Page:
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Acquired brain injury (ABI): rehabilitation and cognitive stimulation

What is ABI?

Acquired brain injury (ABI) is the result of a sudden injury to the brain that produces various physical, psychological and sensory sequelae, causing abnormalities in sensory perception, cognitive alterations and emotional disturbances.

Most common causes of ABI

The most common causes of ABI are cerebrovascular accidents (CVA or stroke), traumatic brain injury (TBI), brain tumors, cerebral anoxias and brain infections.

CVA or stroke

A more or less sudden interruption of blood flow in a region of the brain. This results in ischemia and a loss of the function for which the affected area of the brain is responsible.

TBI

Sudden absorption of a large amount of kinetic energy. The most common injuries are contusions due to blow and kickback, contusions due to friction with the bony structures of the skull base and diffuse axonal injury. This type of injury is usually accompanied, in the initial stages, by the formation of cerebral edema and consequent loss of consciousness or “coma”. The depth of loss of consciousness and its duration are two of the main markers for establishing the severity of brain damage.

Brain tumor

A group of abnormal cells that grow and multiply in or around the brain. Tumors can destroy healthy brain cells or damage them indirectly by invading other parts of the brain and causing brain swelling and pressure inside the skull. They are classified according to where they are located or the types of cells they involve. They can be benign or malignant, depending on how fast they grow and whether they can be resected or cured by neurosurgical treatment (ASATE).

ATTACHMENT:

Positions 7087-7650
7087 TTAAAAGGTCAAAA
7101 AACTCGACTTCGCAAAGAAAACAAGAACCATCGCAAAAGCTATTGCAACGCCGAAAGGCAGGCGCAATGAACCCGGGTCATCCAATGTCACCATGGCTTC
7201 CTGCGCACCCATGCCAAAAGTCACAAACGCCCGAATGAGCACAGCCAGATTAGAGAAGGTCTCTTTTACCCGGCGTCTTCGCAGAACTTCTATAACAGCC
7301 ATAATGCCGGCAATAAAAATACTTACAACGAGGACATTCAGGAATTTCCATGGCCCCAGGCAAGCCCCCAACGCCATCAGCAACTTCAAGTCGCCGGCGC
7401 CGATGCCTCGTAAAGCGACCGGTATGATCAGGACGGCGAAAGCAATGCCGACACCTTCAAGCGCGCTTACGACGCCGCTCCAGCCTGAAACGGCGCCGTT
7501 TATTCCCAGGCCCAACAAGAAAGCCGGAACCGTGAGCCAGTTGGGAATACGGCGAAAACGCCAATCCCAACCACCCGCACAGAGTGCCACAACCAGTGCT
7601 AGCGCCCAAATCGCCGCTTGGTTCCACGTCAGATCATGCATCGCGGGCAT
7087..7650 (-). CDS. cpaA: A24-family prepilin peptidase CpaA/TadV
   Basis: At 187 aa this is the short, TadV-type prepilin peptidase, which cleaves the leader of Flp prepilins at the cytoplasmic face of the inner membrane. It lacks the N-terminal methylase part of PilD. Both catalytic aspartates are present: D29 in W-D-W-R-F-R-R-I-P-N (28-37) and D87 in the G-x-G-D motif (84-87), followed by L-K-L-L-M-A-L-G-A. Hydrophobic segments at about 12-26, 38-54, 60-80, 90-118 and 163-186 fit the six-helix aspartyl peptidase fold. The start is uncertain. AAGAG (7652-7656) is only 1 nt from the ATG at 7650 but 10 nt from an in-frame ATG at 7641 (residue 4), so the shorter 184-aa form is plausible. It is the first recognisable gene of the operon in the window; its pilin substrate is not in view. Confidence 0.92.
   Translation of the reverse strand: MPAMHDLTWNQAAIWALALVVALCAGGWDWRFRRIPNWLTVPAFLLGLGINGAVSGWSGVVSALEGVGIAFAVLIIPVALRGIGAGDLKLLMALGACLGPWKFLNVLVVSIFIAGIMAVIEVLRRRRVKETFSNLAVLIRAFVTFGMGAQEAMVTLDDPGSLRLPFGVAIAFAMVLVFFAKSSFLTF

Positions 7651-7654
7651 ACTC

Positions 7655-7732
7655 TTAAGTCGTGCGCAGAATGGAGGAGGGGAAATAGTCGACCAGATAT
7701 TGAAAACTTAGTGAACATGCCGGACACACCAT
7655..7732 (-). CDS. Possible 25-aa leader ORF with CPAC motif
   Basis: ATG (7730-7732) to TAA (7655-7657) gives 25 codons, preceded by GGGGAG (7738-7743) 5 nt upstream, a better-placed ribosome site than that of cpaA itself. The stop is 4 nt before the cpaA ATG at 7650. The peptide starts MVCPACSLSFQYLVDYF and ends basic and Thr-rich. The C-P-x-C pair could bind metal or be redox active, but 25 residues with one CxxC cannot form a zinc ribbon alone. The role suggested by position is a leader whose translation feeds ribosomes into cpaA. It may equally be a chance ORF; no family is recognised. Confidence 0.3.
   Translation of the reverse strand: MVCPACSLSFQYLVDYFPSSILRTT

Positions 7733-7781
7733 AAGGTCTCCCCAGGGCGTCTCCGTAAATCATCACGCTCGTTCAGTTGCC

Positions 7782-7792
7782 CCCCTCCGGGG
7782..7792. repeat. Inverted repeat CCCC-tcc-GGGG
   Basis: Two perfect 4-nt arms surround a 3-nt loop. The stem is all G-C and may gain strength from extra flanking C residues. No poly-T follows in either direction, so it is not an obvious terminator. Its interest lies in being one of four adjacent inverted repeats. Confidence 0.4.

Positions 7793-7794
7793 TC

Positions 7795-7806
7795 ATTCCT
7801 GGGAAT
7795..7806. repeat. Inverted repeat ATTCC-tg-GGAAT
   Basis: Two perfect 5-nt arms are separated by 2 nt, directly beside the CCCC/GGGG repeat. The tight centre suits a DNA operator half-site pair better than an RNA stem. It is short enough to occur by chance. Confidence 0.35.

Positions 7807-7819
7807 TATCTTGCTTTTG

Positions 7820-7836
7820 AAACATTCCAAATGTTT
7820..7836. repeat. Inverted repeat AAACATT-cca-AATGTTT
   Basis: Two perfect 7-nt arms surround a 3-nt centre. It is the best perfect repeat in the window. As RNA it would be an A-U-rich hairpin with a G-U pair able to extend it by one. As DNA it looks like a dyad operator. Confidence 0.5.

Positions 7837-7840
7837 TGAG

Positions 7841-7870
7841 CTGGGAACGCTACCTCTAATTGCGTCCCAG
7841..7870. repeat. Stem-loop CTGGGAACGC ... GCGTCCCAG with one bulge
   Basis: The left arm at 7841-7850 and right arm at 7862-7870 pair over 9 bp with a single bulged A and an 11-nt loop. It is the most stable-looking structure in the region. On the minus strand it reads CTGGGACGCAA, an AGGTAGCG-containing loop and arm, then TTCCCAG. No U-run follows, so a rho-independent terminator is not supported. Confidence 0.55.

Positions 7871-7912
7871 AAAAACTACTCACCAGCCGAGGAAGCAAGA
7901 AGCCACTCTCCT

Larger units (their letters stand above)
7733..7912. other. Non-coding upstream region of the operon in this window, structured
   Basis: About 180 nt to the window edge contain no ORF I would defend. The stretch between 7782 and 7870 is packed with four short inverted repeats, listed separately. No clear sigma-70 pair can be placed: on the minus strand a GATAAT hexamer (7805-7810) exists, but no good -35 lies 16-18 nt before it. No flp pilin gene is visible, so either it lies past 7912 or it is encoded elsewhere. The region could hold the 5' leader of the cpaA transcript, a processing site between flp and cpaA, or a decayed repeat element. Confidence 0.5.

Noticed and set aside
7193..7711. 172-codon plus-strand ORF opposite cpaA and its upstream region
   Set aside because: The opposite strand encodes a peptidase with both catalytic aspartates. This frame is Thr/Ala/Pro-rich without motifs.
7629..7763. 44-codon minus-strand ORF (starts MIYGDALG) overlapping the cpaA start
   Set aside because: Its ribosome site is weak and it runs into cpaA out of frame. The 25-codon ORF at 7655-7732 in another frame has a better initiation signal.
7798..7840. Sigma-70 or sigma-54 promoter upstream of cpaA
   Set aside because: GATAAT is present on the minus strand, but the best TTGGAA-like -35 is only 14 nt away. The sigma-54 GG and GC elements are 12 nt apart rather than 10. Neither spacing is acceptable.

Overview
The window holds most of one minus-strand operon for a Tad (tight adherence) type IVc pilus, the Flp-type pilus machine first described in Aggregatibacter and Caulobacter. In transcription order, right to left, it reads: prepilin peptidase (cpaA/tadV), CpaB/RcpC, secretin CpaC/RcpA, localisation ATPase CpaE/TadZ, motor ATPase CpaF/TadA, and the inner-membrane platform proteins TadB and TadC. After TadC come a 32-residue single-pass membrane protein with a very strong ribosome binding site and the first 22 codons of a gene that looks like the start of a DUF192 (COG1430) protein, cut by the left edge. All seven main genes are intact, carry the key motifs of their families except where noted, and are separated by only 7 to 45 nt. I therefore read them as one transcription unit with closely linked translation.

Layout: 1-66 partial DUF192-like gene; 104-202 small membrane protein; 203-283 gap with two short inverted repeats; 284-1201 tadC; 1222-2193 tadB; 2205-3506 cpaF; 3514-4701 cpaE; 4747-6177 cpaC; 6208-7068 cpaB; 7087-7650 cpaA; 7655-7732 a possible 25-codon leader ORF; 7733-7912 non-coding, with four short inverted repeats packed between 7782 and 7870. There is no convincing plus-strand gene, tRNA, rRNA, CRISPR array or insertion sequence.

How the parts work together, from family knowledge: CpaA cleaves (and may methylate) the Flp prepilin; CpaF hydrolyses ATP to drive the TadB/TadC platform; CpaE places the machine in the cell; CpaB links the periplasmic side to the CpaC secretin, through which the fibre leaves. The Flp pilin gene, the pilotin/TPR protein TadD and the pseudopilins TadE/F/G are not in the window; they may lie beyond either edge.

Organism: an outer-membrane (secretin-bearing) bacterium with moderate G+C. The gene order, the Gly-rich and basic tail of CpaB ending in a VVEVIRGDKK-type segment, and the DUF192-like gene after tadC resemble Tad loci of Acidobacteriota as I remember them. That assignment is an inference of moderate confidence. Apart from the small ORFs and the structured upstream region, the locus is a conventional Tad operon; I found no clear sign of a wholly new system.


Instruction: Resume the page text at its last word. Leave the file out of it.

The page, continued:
Problems resulting from ABI

Alertness level

The “Glasgow Coma Scale” measures activity, the ability to keep the eyes open spontaneously or in response to a stimulus, the ability to move a limb on command or stimulation, and the patient’s ability to respond verbally.

Some patients, the minority, do not “wake up” from coma, becoming permanent (vegetative state).

Cognition and communication

Some of these problems may be transient and reversible (post-traumatic amnesia). Others may condition the person’s autonomy permanently.

In other cases they can keep it intact, generating a false impression of health.

In communication, difficulties may arise in understanding verbal language (sensory predominance aphasia) or being unable to read (alexia) or having difficulties in emitting understandable language (motor predominance aphasia).

Other times the person is unable to name everyday objects (anomia). Language disorders are often accompanied by problems of comprehension and expression.

Speech articulation disorders are very common, the articulation points of phonemes are not found, so the intelligibility of his speech can be severely affected, dysarthria. Other times, it is the emission of the voice that generates problems (dysphonia) and the person only manages to produce a small whisper to communicate.

Motor control

We can find weakness in the part of the body opposite to that of the injured cerebral hemisphere: hemiplegias (paralysis of half of the body) hemiparesis (loss of strength and dexterity in half of the body).

Emotions and personality

There is usually an instability of emotions, depression or loss of control over the expression of crying or laughter. In cases of stroke, the appearance of a depressive syndrome is particularly frequent.

Within the personality disorders, the disinhibited (inability to restrain impulses) and apathetic (emotional indifference, lack of motivation and inactivity). Behavioral problems may appear, such as aggressiveness.

Basic activities of daily living

Difficulties may appear in common activities that we perform daily (toileting, dressing, sphincter control, moving around…). Instrumental activities have to do with how the person gets around in the environment (use of public transport, bank transactions, shopping, administrative procedures and work performance).

Receiving information

Visual capacity may be affected, with a visual field disorder (hemi or quadrantanopsia) or visual convergence disorder (diplopia).